Articles on this page are available in 1 other language: Dutch (1) (learn more)

Overview

Brief Summary

The ringed tubularia looks somewhat like a small bouquet of pink flowers. A colony consists of a bushy bunch of stems, each ending with a polyp with tentacles. Ringed tubularia reproduce in two ways. Small jellyfish-like organisms reproduce sexually while attached to the ends of the stems. New polyps hatch immediately out of the eggs. The second manner is asexual: loose pieces of the colony are carried by the sea current and can 'take root' at a new location.
Creative Commons Attribution Non Commercial 3.0 (CC BY-NC 3.0)

© Copyright Ecomare

Source: Ecomare

Trusted

Article rating from 0 people

Default rating: 2.5 of 5

Comprehensive Description

Attached to fixed objects but frequently developing into a free-living, detached colony as the result of fragmentation of the original colony. Monoecious or dioecious colonies. The eggs develop inside the female gonophore and become free in the actinula stage. As the possibilities for dispersion of the actinulae are limited many settle on or in the vicinity of the elder.
  • CALDER D.R. & W. VERVOORT (1998) Zool. Verh., Leiden 319: 3-65.

Trusted

Article rating from 0 people

Default rating: 2.5 of 5

Description

This hydroid forms neat rounded masses of large pink polyps. The stems are tubular, with a yellowish coloured tegument and are branched at the base. The polyp colour is pale pink through to red, and consists of a central circlet of oral tentacles surrounded by paler but larger aboral tentacles. Overall height 40-60mm, diameter of the polyp and tentacles about 10mm. Tubularia indivisa can be difficult to distinguish from this species and the two often occur together. In Tubularia larynx the stems branch, while in Tubularia indivisa they are unbranched, though separate individuals settle on the stems of others forming irregular clumps.
Creative Commons Attribution Non Commercial Share Alike 3.0 (CC BY-NC-SA 3.0)

© National Museums Northern Ireland and its licensors

Source: Encyclopedia of Marine Life of Britain and Ireland

Trusted

Article rating from 0 people

Default rating: 2.5 of 5

General Description

Stems increasingly gradually in diameter distally to 0.5 cm. Perisarc thick, smooth with groups of 3-8 annulations; regrowth of broken stems beginning with a new set of annulations. Hydranth 1.2 mm long, 1 mm wide but tentacles not fully extended. Proximal whorl of tentacles a little longer than distal. Gonophores small, spherical, clustered between whorls of tentacles.

Color: Tentacles white, gonophores pink.

Creative Commons Attribution Non Commercial 3.0 (CC BY-NC 3.0)

© Watson, Jeanette

Source: Cnidaria Lifedesk

Trusted

Article rating from 0 people

Default rating: 2.5 of 5

Distribution

This species is common in the British isles, in the seas surrounding Great Britain, and in the Americas (Murphy, 1967).

Biogeographic Regions: atlantic ocean (Native )

Creative Commons Attribution Non Commercial Share Alike 3.0 (CC BY-NC-SA 3.0)

© The Regents of the University of Michigan and its licensors

Source: Animal Diversity Web

Trusted

Article rating from 0 people

Default rating: 2.5 of 5

Mid-Atlantic Ridge: Menez Gwen. Sub-arctic, temperate and subtropical waters of the northern Atlantic, from the littoral zone down to considerable depth in the bathyal zone.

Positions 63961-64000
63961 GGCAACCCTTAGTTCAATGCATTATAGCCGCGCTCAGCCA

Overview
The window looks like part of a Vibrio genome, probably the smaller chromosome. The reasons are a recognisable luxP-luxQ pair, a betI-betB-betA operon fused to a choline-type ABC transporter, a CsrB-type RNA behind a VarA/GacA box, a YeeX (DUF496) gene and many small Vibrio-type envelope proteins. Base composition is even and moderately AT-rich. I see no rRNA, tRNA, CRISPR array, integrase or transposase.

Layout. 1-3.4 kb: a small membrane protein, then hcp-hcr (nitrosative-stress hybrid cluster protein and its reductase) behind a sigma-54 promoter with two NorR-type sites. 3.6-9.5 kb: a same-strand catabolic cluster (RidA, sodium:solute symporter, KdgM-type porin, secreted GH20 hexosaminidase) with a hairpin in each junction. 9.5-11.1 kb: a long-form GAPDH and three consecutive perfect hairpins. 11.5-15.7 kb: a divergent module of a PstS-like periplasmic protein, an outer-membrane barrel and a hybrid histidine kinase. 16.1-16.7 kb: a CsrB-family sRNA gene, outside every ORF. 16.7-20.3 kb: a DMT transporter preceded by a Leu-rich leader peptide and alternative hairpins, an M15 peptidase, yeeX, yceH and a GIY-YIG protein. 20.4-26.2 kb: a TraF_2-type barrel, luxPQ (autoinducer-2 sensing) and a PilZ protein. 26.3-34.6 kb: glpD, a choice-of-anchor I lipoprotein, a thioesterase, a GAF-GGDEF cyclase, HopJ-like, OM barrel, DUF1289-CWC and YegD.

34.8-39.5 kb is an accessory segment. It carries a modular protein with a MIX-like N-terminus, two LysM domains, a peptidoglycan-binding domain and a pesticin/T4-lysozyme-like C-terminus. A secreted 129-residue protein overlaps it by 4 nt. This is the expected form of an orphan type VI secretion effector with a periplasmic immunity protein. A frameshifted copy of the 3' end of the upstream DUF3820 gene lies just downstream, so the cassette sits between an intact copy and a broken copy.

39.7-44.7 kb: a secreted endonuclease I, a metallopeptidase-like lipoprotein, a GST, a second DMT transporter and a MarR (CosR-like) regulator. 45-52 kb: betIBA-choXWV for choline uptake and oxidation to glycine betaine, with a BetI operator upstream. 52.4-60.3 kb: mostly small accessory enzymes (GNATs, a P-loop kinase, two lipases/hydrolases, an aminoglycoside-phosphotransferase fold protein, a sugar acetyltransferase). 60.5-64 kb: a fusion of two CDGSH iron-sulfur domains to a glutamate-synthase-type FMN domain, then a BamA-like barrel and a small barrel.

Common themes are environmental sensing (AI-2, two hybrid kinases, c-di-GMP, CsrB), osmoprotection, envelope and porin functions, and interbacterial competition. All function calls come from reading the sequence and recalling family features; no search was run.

• CALDER D.R. & W. VERVOORT (1998) Zool. Verh., Leiden 319: 3-65.

Trusted

Article rating from 0 people

Default rating: 2.5 of 5

Common throughout the British Isles.
Creative Commons Attribution Non Commercial Share Alike 3.0 (CC BY-NC-SA 3.0)

© National Museums Northern Ireland and its licensors

Source: Encyclopedia of Marine Life of Britain and Ireland

Trusted

Article rating from 0 people

Default rating: 2.5 of 5

Physical Description

Morphology

Like all Cnidarians, this species is radially symmetrical, has no anus, and has tissue level of organization (Banister & Campbell 1985). The Tubularia has both polyp and medusa stages; however, the medusa remain attached to the polyp parent. That is to say, there is no free-living medusa form. Turbularia larynx is a very small animal, with a total length of about 2-3cm. It has two distinct rings of tentacles, one around its mouth and the other at the base of the head. In between these two rings, are the gonophores, or the sexual buds of the animal. These animals are very rich in color, usually a pink or red (Murphy, 1967).

Other Physical Features: ectothermic ; radial symmetry

Creative Commons Attribution Non Commercial Share Alike 3.0 (CC BY-NC-SA 3.0)

© The Regents of the University of Michigan and its licensors

Source: Animal Diversity Web

Trusted

Article rating from 0 people

Default rating: 2.5 of 5

Colonies formed by branched hydrocauli or by development of actinulae on individual hydrocauli arising from creeping, twisted stolon with wrinkled, straw-coloured perisarc attached to fixed objects. Diameter of hydrocaulus about 400 Ìm, perisarc firm basally, gradually thinning about distally and terminating just below bulbous base of terminal, vasiform hydranth. Height of hydranth about 1.7 mm, width 1.2 m; one whorl of short oral tentacles, up to 750 ?m long and one whorl of much longer aboral tentacles, up to 2.800 ?m long. Gonophores fixed sporosacs, developing just above insertion of aboral tentacles on short, slender dichotomously branches blastostyles. Both male and female gonophores are eumedusoid without remnants of radial canals but with three rudimentary tentacles. Nematocysts: Desmonemes 3.8-4.6 x 3.0 x 3.6 ?m; small stenoteles 6.7-7.3 x 5.4-5.7 mm; large stenoteles 10.6- 21.1 x 9.5-10.1 ?m; mastigophores 8.4-9.6 x 3.5-4.0 ?m; O-isorhiras 9.2-9.4 x 8.4-8.7 ?m.
  • CALDER D.R. & W. VERVOORT (1998) Zool. Verh., Leiden 319: 3-65.

Trusted